LIHU’E — Despite objections from Kaua’i Senior Centers Inc., the county is
planning to take over educational and recreational programs now managed by the
“It’s in the county’s best interest to make this change
because we are better equipped to administratively handle the program,” said
Mayor Maryanne Kusaka.
“The county continues to support Kauai Senior
Centers, Inc. as a nonprofit organization to enhance the lives of seniors, and
we will continue to seek their advice in all matters related to seniors,” she
The program serves 843 seniors islandwide. It once served more than
4,000 seniors, but participation dropped to less than a fourth of that number
partly due to the lack of new programs.
KSC Executive Director Lana Rosa
said KSC has been criticized by the county for not creating new programs for a
new wave of younger seniors.
The change in administration becomes
effective July 1.
KSC Inc. Board President John Wyatt said the non-profit
group won’t give up the program without a fight.
The group plans to meet
with the Kaua’i County Council to work out a solution that will allow for the
renewal of the contract, which expires June 30.
Wyatt said he will ask
whether it is legal for the county to award a contract to one of its own
departments without going through a formal bid contract process.
“Certainly we can do the job, we have the people with the expertise, ” he
said. “The seniors don’t work well with the parks and recreation people,” he
News of the change came as a surprise to the KSC board, Wyatt
At a board meeting this month, county officials endorsed KSC’s
continued management of a federal job training program for seniors.
were no signs the county did not want to renew the entire program,” Wyatt
Since 1968, KSC has won a yearly contract with the county to provide
services, Wyatt said. Classes include : Hawaiian quilts, Japanese dancing,
basket weaving, knitting, crafts and Filipino dancing.
interests, Rosa said, nowadays tend to be more lively activities like golfing,
hiking, sightseeing excursions and computer use.
“The existing program is
designed for the retired plantation workers,” she said. “We never changed, we
stayed right where were.”
KSC wants to be progressive in the types of
activities it offers, Wyatt said. It currently offers computer classes at four
of the nine neighborhood centers and has received requests for more computer
In addition, KSC would welcome suggestions for any other new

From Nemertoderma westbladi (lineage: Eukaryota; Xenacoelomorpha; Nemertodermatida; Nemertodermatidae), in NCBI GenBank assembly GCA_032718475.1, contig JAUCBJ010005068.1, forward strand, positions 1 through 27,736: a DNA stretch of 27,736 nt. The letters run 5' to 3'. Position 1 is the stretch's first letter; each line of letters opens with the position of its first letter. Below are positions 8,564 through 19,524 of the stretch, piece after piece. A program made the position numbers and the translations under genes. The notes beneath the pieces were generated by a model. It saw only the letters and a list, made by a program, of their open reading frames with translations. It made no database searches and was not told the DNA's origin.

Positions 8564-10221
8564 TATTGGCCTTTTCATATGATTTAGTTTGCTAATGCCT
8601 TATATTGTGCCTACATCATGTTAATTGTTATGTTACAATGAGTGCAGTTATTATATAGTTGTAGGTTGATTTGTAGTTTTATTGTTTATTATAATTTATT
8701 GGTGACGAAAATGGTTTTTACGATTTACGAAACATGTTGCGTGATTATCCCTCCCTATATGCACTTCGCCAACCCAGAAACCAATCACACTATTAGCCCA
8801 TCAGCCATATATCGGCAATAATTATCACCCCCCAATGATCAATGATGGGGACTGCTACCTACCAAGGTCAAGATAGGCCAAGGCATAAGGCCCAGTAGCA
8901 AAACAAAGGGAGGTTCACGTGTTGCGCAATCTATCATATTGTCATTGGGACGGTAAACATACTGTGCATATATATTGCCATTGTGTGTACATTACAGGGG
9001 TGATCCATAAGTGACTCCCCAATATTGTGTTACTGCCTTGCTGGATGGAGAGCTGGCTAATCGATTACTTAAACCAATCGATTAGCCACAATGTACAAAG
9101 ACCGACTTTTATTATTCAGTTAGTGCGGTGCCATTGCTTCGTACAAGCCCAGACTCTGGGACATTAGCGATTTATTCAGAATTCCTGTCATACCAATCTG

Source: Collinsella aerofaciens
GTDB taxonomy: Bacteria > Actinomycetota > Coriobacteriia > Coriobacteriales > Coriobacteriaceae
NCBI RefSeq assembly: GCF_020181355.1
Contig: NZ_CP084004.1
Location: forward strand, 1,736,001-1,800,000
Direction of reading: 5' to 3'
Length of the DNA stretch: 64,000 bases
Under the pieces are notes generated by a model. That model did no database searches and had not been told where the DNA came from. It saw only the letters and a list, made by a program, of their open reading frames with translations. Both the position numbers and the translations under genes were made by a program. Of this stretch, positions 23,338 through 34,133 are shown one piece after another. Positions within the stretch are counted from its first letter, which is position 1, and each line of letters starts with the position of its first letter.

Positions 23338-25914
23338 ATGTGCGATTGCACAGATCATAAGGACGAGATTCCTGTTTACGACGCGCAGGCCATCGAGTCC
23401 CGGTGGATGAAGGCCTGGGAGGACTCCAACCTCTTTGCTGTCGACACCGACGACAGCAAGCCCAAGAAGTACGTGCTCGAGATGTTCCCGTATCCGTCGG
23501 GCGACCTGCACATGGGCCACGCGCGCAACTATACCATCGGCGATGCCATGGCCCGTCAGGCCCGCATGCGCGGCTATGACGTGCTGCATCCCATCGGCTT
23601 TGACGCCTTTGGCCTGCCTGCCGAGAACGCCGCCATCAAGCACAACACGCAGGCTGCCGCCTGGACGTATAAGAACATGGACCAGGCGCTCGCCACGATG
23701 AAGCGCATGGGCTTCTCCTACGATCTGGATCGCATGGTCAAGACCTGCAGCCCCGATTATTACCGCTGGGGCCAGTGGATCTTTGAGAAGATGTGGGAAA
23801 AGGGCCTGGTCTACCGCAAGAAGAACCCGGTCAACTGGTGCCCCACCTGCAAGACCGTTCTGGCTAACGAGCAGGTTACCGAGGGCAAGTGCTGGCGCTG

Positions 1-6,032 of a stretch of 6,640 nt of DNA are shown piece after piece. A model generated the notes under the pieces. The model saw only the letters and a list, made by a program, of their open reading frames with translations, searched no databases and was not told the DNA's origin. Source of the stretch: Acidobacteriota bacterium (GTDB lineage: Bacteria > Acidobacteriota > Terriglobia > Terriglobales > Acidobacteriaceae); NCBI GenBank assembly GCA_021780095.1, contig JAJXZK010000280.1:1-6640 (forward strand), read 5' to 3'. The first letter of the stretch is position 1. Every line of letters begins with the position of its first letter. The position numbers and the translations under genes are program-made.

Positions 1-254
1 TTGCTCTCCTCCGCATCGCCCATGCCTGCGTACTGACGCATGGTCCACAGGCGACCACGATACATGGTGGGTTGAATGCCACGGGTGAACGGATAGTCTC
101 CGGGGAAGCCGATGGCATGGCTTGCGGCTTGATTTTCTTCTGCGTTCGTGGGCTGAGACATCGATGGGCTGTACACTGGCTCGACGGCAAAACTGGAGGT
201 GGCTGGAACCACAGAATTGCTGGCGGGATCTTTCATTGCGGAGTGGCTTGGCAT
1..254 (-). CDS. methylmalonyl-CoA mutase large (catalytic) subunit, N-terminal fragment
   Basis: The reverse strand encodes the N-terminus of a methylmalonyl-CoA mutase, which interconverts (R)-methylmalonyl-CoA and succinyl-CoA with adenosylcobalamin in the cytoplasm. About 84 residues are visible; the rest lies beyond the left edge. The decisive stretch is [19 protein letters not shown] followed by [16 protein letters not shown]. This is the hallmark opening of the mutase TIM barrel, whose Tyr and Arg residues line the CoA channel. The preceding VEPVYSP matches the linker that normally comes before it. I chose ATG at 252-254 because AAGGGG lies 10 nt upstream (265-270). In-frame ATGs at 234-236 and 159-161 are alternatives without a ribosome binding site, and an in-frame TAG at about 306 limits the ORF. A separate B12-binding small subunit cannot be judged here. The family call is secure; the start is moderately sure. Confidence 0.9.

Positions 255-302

programs, Wyatt said.
Should the county sever funding, KSC plans to seek
funding from other sources to continue operating the program, although it could
be scaled down due to less funding, Wyatt said.
“Even without the support
of the county, we will provide what the seniors want – bowling, baseball and
extravaganzas.” KSC, he said, recently secured a $28,000 grant to bolster its
current budget and future budgets.
The organization has a $127,000 contract
with the county Agency of Elderly Affairs. About half of the funds come from
federal sources and the other half from county sources.
Wyatt said KSC has
had accounting and personnel problems in the past, but they have been
Rosa said the nonprofit group may not have complied with
contract requirements in the past 10 years due to limited resources and
But the group now has a full-time staff that is committed to
providing a full range of services for the seniors, Rosa said.
“We want to
prove ourselves,” she said. “I want to bring our credibility up, if we have
lost it all.”
Wyatt and Rosa said they hope the program continues in some
form to serve the seniors.
“The bottom line is that I want to make it good
for seniors,” Rosa said. “This program is for them.”
County officials have
echoed that sentiment. “We are asking for the cooperation of all parties in
this effort to give the senior programs the stability and continuity that they
so richly deserve,” Kusaka said.
Without the county’s financial support,
KSC will probably have to move out of the neighborhood centers and relocate
KCS currently has 13 employees, but some may lose their jobs
with the end of the county support.